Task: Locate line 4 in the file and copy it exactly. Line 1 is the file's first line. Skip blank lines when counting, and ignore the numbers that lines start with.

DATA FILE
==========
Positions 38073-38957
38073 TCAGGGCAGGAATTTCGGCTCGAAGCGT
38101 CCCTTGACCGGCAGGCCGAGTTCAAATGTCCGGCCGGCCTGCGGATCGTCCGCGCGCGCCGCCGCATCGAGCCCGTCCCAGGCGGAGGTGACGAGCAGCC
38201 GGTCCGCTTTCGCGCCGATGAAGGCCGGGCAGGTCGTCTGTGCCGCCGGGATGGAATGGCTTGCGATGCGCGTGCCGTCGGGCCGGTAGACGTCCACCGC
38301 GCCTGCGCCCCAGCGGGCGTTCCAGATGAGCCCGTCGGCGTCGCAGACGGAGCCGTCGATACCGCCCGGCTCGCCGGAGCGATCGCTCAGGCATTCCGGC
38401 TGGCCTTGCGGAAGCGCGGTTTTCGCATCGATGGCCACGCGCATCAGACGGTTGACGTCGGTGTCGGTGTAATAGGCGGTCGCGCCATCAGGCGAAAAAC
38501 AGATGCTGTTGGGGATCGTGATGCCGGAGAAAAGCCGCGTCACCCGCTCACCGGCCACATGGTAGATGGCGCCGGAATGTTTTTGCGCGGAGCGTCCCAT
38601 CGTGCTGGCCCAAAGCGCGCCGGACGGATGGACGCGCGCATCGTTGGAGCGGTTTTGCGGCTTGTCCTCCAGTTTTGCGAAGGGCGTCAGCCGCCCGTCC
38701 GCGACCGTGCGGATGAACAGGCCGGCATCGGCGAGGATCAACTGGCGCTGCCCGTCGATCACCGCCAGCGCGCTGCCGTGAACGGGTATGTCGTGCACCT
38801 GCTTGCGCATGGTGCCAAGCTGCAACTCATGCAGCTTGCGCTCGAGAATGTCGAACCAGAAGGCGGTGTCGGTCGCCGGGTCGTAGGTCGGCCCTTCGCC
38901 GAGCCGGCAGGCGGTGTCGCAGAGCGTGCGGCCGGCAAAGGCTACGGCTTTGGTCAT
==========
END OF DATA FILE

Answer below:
38201 GGTCCGCTTTCGCGCCGATGAAGGCCGGGCAGGTCGTCTGTGCCGCCGGGATGGAATGGCTTGCGATGCGCGTGCCGTCGGGCCGGTAGACGTCCACCGC